Why I refused to attend UHURU’s event! It was full of career criminals & political lowlifesEditor's Choice, Forum and discussion 13:39
My good friend John Githongo called me last Wednesday to alert me to expect a call from a civil society leader regarding an invitation to an event at State House. The call came almost immediately. I sought to know the background, objectives, why I was being invited, what I was expected to do but the gentleman did not seem to have the details either, so we left it at that.
The next information I got was from social media, referring to reports in the digital gutter press announcing that the President had invited his critics to an anti-corruption summit in State House. That was on Thursday.
On Friday, Githongo told one of the dailies that he had not received an invitation and they promptly emailed him an invitation letter.
Late Friday afternoon, I got an SMS from someone asking where my letter could be delivered, and I advised them to email it. It did not arrive that day.
Next came a news item over the weekend reporting a press briefing by State House spokesman Manoah Esipisu, in which he specifically mentioned Githongo and I. We are the only individuals he mentioned by name. Still no letter. The letter appeared in my mailbox on Monday late morning. It was dated Wednesday 12th.
I have in my time been involved in many high-level policy meetings, both local and international, as a speaker as well as an organiser. There is a way of going about these things. At the minimum, an invitation letter should include a programme and a short background note on the meeting. It is also customary and helpful for a letter to indicate a contact person to respond to and to send enquiries. None of that:
“You are hereby invited to attend and participate in the Governance and Accountability Summit scheduled for Tuesday October 18 at State House Nairobi. You will be expected to be at the venue at 6.15am whereafter breakfast will be served and the Summit will begin at 7am. Please come prepared to contribute to the interactive sessions, which are an integral part of the Summit. We look forward to your active participation in this important Summit.”
It also helps to speak to key invitees personally, or at the very least an email enquiring about their availability and willingness to participate in a meeting. I do know that this is the practice even in government. I was quite recently a resource person at a workshop for an anti-corruption task force organised by the Attorney General. The officer-in-charge, who I did not know before, called me personally, introduced himself, explained the purpose of the workshop, the participants, the other resource persons I would be sharing a platform with, and once I confirmed I was available and willing, followed with a letter.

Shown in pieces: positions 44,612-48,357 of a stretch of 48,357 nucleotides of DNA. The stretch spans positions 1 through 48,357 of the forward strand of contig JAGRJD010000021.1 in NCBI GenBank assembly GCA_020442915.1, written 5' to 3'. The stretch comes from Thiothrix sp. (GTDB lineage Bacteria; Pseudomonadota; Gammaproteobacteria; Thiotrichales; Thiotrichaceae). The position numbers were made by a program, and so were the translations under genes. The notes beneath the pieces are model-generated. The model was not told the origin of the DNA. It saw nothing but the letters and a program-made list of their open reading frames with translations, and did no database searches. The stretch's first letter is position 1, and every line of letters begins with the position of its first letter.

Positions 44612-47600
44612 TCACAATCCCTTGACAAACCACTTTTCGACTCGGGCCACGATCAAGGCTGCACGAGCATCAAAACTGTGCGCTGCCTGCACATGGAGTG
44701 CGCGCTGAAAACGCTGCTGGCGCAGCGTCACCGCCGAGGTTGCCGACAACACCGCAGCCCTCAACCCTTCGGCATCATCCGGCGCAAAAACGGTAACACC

It is public knowledge that I am not a fan of the Jubilee Administration. If indeed the administration was interested in my attendance, that message could have been easily conveyed. The SMS I received indicated that it was sent on behalf of a governance advisor, a Mr Kariuki.
He could have called. Mr Manoah Esipisu, an acquaintance of many years, could have had the courtesy of informing us or at the very least confirming that we’d received invitations before throwing our names out to the media. Mr Joseph Kinyua, who signed the letter is a professional acquaintance of more than 20 years. He too could have called.
My conclusion, which I believe to have been borne out, was that there was no intention to have a serious engagement. There is in fact a strong case in my view for the President to have no-holds barred conversations with his team, but that place is not on national TV, with celebrity moderators and a retinue of career criminals and political lowlifes. The government has....
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